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PayPal Is Struggling: Here’s What Its New CEO Finds “Unacceptable”

In Business
May 15, 2024

PayPal Holdings (NASDAQ: PYPL) is struggling, and one doesn’t have to go far to find examples.

For starters, for years PayPal’s top line increased at a double-digit percentage rate. But for the past couple of years its growth rate has been much more pedestrian, with the company’s revenue only increasing by 9% in the most recent quarter.

PYPL Revenue (Quarterly YoY Growth) Chart

PYPL Revenue (Quarterly YoY Growth) Chart

Growth has slowed for PayPal. And here’s another struggle for the company: The growth that it does have is of lesser quality. Much of its growth has come from its unbranded checkout solution, which powers some platforms behind the scenes. This has a lower profit margin. So while its overall revenue is up, its profit has barely moved.

PayPal has struggles. But new Chief Executive Officer Alex Chriss is looking past some of them to its Venmo business, where there’s one metric that’s more than just a struggle — Chriss finds this statistic simply unacceptable.

What’s wrong with PayPal’s Venmo?

Venmo is peer-to-peer financial technology (fintech). With the mobile app, users can connect and send money back and forth, often to split the cost of a meal or similar group activity.

In the earnings call to discuss financial results for the first quarter of 2024, here’s what Chriss had to say: “There’s $18 billion of net new funds that flow into the platform of Venmo every single month. Eighty percent of those dollars leave within 10 days. That is just unacceptable.”

PayPal’s management apparently wants its users to pay for things from their Venmo accounts, not transfer balances to other financial institutions to pay from there. The inferred reason for this is that banks make easy money off of customer balances. But that’s precisely why it may be hard to persuade people to keep funds in Venmo.

First, Venmo isn’t a bank, and doesn’t come with the same guarantees that traditional bank accounts do. Second, bank accounts earn interest — not much, but at least it’s something. By contrast, money in Venmo doesn’t earn anything. In short, there’s no reason to keep a Venmo balance. In fact, it’s shocking to me that Chriss says that 20% of the money actually does sit there.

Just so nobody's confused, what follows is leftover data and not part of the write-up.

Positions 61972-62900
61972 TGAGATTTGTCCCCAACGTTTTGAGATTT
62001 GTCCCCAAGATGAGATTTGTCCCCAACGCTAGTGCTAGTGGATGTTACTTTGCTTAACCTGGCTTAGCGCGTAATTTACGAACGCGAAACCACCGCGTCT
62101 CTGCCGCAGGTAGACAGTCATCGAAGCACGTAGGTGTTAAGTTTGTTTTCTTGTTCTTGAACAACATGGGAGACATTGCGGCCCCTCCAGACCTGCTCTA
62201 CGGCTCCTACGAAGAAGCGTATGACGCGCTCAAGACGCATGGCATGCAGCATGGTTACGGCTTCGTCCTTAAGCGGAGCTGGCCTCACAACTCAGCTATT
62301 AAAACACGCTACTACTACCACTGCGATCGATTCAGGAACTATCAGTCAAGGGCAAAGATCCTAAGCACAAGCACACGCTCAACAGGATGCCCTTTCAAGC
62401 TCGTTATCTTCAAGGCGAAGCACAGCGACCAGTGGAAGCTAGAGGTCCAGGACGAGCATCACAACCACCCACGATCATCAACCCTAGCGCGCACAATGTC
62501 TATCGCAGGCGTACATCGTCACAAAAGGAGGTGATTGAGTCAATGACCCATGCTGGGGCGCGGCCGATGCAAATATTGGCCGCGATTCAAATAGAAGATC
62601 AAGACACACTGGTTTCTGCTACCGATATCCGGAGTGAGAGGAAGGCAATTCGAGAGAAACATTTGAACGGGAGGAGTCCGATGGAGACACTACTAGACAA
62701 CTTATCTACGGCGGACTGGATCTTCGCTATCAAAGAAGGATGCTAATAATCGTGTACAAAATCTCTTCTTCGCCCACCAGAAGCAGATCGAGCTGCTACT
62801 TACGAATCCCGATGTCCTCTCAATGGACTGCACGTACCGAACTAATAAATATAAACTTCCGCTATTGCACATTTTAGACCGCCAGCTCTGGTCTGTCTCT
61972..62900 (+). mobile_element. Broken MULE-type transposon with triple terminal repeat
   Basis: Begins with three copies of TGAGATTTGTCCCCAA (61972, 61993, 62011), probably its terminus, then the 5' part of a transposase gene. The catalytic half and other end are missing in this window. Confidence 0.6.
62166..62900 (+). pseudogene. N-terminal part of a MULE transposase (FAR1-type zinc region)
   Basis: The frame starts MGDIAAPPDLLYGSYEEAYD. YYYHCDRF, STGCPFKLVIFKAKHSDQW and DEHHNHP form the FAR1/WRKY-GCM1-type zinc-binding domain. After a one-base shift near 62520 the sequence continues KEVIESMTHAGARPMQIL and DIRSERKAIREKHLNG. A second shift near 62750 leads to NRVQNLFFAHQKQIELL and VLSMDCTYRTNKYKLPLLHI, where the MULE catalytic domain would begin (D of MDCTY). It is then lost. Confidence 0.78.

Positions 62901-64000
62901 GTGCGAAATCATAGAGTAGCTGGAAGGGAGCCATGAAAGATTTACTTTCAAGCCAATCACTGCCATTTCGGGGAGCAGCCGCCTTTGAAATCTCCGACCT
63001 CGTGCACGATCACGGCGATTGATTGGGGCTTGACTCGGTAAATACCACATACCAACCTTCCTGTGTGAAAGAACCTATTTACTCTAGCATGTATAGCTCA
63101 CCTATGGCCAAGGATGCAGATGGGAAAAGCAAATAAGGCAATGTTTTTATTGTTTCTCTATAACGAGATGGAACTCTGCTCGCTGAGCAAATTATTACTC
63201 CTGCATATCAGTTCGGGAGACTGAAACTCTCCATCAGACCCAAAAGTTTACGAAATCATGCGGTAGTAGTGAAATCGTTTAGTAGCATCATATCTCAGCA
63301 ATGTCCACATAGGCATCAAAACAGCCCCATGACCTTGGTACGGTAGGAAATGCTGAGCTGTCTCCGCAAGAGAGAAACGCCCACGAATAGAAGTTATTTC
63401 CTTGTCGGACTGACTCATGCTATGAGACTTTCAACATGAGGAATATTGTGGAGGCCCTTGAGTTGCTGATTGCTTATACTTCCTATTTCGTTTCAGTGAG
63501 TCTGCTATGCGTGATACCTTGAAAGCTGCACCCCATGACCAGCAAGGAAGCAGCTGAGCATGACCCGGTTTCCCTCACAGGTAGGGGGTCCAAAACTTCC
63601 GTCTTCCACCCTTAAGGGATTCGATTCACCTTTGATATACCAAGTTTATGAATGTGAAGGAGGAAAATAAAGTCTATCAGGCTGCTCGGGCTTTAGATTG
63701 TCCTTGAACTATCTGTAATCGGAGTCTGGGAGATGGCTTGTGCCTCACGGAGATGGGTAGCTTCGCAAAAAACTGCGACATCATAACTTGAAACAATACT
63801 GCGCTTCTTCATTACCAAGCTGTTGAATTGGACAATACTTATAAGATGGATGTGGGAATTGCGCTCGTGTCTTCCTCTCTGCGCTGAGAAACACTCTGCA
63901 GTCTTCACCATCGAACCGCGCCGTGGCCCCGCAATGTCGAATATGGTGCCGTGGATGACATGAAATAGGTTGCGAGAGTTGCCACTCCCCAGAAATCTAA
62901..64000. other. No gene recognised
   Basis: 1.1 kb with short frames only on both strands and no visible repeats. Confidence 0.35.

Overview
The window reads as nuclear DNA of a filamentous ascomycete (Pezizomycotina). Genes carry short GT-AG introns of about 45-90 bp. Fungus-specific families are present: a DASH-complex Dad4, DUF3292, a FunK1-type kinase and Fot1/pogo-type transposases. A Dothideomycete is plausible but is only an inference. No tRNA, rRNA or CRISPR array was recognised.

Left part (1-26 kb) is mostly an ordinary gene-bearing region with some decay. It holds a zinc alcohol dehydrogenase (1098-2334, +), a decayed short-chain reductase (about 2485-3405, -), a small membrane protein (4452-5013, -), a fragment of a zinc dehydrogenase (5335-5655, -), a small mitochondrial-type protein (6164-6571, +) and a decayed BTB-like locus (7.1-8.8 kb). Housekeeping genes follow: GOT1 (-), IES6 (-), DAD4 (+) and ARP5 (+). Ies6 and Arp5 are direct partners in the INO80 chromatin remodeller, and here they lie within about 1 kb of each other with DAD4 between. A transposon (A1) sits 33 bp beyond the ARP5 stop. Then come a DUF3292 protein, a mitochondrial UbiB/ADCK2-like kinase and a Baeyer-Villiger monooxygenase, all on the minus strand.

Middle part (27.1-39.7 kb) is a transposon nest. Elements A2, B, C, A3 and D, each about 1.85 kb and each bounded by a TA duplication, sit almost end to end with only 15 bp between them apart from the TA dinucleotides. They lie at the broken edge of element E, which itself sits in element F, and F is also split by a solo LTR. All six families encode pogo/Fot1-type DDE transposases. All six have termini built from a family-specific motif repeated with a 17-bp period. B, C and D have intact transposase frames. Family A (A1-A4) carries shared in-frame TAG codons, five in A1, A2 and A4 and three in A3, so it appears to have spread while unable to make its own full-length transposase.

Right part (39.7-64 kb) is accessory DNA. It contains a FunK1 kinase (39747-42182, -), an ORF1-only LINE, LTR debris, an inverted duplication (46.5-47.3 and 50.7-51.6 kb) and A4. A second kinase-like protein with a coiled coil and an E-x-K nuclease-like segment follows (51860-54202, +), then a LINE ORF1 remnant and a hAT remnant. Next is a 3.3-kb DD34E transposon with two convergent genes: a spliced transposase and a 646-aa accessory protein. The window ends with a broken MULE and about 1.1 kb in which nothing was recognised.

What’s the plan?

Before investing in PayPal stock, one should know what the company owns and how it fits into the bigger picture. In this case, Venmo accounts for 17% of PayPal’s total business from a payment volume perspective as of Q1. And the platform has 60 million monthly active users — not inconsequential.

Both the PayPal platform and the Venmo platform mostly address the same side of the fintech ecosystem: consumers, not businesses. I’ve noted that Chriss wants users to pay for things from Venmo, but the same could be said for PayPal’s core platform as well. To stimulate this, the company is pushing its debit card, which allows the digital-first company to process transactions offline — this is part of Chriss’s plan to deal with what he finds unacceptable for Venmo.

Growth is encouraging for both platforms in this respect. In Q1, only about 4% of PayPal’s accounts used the accompanying debit card. But first-time debit card users were up 38% year over year. Over on Venmo, there was a 21% increase in debit card users.

What now?

There are some encouraging signs with Venmo, but PayPal is facing an uphill climb to get more funds to stay on the platform instead of being transferred elsewhere. Investors should watch debit-card penetration in upcoming quarters since this is a point of emphasis from management. Increased debit card usage could lead to better monetization of Venmo.

That said, PayPal is still the dominant part of this business, and management has said that 2024 will be a “transition year.” This means that overall financial results may take time to show improvement, giving investors plenty of time to calmly evaluate PayPal’s progress with Venmo for now.

Should you invest $1,000 in PayPal right now?

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Jon Quast has no position in any of the stocks mentioned. The Motley Fool has positions in and recommends PayPal. The Motley Fool recommends the following options: short June 2024 $67.50 calls on PayPal. The Motley Fool has a disclosure policy.

PayPal Is Struggling: Here’s What Its New CEO Finds “Unacceptable” was originally published by The Motley Fool

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